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Rees Better Than Hatton?

Gavin Rees Ricky HattonBy Chris Stein: I’m in agreement with writer Dan Ambrose about his opinion of former WBA super lightweight champion Gavin Rees (27-1, 13 KOs), who he sees as an incredibly talented fighter whose fight with Andrea Kotelnik (29-2-1, 13 KOs) shouldn’t have been stopped by the referee prematurely. Rees was only briefly stunned and was still fighting back at the time that the referee halted his bout with Kotelnik on Saturday night. Rees looked perfectly alright and was merely trying to get his bearing after having had his equilibrium messed up from a punch that landed behind his ear in the 3rd round. Other than that, he was fine and was fighting back without any signs of being in the verge of a knockout. Rees, however, took the stoppage like a true warrior, never complaining for an instant.

Whatever the case, Rees will move on from this defeat and will soon be challenging for another title in the near future. One fighter whom I’d like to see Rees go up against, however, is Ricky Hatton. Rees had been hoping that Hatton would show interest in a bout before the Kotelnik fight, but for some reason Hatton chose not to take a fight with Rees. When I heard that Hatton wasn’t interested in a fight with Rees, I assumed naturally that it was because Hatton felt that Rees wasn’t competition, that he felt that he’d simply steam roll over Rees and make easy work of him.

Now, I see it as completely different after watching Rees fight against Kotelnik on Saturday. Rees would have been an incredibly tough fight for Hatton, one that I don’t think that Hatton would have won. Rees does all the same things that Hatton does – punch well to the body, excellent power with either hand, heavy pressure fighter, great work ethic, and good endurance. However, unlike Hatton, Rees doesn’t lose fade late in his bouts and fights with more intelligence.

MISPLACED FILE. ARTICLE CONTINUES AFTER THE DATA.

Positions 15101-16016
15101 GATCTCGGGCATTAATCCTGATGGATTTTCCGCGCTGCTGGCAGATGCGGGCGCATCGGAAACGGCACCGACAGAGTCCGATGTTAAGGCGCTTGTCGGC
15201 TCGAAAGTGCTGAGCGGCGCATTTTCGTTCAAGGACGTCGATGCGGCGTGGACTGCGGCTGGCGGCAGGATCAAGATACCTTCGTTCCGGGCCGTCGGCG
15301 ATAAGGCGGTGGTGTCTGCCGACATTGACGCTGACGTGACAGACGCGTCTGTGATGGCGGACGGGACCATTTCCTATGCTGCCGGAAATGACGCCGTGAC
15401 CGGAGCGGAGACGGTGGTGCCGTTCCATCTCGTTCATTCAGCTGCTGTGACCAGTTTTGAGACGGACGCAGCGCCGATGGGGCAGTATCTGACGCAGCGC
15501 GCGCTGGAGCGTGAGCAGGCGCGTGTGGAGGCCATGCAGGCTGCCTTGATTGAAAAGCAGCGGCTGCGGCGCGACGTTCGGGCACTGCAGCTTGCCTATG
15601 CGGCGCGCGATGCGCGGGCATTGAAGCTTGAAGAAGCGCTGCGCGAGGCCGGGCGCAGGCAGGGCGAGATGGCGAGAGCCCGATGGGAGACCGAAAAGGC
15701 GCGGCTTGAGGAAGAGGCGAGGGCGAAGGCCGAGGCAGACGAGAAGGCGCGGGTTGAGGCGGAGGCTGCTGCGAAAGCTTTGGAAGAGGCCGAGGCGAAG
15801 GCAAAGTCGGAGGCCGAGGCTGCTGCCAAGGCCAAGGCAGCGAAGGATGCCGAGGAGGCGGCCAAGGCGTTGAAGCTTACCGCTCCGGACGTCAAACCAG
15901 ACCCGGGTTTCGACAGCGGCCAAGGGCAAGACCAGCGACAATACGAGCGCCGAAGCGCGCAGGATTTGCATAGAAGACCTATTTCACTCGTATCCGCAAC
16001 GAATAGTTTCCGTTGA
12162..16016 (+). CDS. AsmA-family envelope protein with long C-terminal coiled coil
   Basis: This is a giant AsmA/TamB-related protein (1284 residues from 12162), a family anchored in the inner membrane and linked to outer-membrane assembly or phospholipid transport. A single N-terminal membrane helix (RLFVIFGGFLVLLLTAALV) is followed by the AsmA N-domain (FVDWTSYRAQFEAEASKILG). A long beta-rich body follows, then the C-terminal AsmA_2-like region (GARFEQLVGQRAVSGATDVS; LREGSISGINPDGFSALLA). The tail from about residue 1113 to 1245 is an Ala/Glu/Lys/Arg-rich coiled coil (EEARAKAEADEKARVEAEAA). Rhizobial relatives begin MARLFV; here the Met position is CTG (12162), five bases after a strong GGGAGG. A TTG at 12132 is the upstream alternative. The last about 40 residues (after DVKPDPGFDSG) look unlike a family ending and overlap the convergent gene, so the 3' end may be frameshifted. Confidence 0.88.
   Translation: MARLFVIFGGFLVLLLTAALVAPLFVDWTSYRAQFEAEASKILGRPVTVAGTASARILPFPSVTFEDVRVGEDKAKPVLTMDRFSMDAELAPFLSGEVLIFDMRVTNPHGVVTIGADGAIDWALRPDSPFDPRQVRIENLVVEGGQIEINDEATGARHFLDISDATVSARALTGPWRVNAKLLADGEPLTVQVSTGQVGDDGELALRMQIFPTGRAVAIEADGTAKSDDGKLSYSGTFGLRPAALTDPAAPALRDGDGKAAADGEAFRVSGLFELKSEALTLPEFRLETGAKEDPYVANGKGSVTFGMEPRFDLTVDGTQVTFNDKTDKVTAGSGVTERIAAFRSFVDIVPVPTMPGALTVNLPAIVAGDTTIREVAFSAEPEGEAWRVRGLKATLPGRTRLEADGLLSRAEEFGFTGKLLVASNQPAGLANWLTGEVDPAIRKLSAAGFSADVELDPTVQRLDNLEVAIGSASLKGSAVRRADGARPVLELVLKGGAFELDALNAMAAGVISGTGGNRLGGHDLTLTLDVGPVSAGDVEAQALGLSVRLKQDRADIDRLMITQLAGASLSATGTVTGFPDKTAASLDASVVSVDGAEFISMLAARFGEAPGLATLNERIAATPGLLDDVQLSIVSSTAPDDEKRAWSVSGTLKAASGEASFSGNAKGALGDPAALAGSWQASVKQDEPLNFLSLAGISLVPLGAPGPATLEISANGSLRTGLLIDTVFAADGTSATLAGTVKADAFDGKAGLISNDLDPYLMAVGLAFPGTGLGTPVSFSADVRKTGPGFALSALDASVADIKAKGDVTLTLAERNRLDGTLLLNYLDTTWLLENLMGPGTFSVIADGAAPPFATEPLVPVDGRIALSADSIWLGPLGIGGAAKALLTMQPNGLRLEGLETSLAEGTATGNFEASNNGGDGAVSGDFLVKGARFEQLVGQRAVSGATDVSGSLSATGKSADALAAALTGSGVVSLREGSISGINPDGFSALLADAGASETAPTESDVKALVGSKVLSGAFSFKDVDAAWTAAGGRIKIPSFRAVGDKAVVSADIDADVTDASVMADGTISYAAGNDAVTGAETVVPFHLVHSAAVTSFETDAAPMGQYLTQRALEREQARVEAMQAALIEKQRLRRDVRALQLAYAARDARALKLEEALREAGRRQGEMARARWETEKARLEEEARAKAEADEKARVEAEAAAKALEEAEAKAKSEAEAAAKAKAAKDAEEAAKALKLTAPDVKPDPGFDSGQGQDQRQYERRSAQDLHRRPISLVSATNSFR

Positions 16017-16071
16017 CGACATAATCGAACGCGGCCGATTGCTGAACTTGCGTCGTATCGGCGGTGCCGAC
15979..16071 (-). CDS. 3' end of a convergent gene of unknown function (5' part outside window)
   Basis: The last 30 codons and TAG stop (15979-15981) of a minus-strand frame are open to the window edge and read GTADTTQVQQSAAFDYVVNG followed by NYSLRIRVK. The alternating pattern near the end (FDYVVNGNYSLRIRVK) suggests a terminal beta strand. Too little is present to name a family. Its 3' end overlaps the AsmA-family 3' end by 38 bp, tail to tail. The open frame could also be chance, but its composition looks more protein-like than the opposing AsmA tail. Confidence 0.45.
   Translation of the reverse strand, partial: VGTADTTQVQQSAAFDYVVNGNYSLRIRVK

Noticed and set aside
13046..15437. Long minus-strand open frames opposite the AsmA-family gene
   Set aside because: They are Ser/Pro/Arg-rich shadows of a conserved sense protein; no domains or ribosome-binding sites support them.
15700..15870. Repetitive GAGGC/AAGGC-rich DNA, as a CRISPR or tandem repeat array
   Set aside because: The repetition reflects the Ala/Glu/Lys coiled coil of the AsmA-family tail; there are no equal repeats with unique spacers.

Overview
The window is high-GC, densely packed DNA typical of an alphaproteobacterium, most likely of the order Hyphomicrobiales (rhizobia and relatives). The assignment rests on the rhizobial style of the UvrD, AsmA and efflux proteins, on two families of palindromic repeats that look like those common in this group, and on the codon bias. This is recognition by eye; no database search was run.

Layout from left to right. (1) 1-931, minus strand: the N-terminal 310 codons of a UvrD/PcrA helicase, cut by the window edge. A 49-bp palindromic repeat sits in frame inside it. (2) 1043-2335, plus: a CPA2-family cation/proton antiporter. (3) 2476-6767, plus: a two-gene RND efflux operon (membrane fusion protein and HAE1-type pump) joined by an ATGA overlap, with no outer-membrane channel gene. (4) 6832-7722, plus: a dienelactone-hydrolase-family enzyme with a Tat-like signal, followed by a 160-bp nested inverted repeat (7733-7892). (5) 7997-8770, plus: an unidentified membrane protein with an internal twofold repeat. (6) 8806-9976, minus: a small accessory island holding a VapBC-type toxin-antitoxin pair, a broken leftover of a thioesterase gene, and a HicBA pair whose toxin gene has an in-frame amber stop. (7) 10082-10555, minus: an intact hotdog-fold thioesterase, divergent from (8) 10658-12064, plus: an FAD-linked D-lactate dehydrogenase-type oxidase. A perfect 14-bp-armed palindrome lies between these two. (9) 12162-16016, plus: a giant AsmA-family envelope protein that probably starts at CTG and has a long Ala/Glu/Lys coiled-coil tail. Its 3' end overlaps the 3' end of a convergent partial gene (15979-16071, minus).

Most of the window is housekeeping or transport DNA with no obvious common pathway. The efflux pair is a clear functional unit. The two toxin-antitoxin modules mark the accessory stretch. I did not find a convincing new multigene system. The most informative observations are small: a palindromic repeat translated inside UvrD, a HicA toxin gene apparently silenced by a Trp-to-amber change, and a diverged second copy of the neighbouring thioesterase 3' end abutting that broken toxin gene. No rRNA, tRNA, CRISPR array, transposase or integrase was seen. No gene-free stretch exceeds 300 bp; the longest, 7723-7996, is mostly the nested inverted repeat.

Though he’s a little shorter than Hatton at 5’3,” Rees makes up for his lack of height by fighting harder on the inside and never giving an inch for a second. Knowing this, I can well see why Hatton wouldn’t want to fight a buzzsaw like Rees, for he’d be pressured the whole fight and forced to fight for his life. Rees proved against Kotelnik, who I personally see as a better fighter than any other opponent that Hatton has faced in his career aside from Floyd Mayweather Jr. Rees showed more heart against Kotelnik than I’ve seen from Hatton in any fight of his career.

Even when he was fighting without almost nothing in the last few rounds against Kotelnik, Rees kept coming forward looking like a modern day Rocky Balboa. It was a testament to his drive and determination along with the excellent training from Enzo Calzaghe, his world class trainer, who motivated him when he was beginning to absorb punishment late in the fight.

After this performance, Rees reputation has surely been enhanced tenfold, earning him the right to be considered as one of the best fighters in Britain. Other than Junior Witter, I’d place Rees right near the top spot in the division. Whereas with Hatton, who seems to be slowing down as a fighter and can’t fight at a sustained rate for an extended period of time like he did earlier in his career, I see him having been surpassed by Rees. Some people may disagree with me on this but I feel that Rees is a class above Hatton at this stage in their careers.

It’s time for Rees to make his mark, and I see him rebounding immediately from this defeat and once against challenging for a title. My one hope is that it will be Hatton who will step up and request a fight with Rees, because this is a fight that needs to be made. Believe me, this would be a real classic and would be an excellent showcase for Rees to display his talent on the world stage by beating Hatton.

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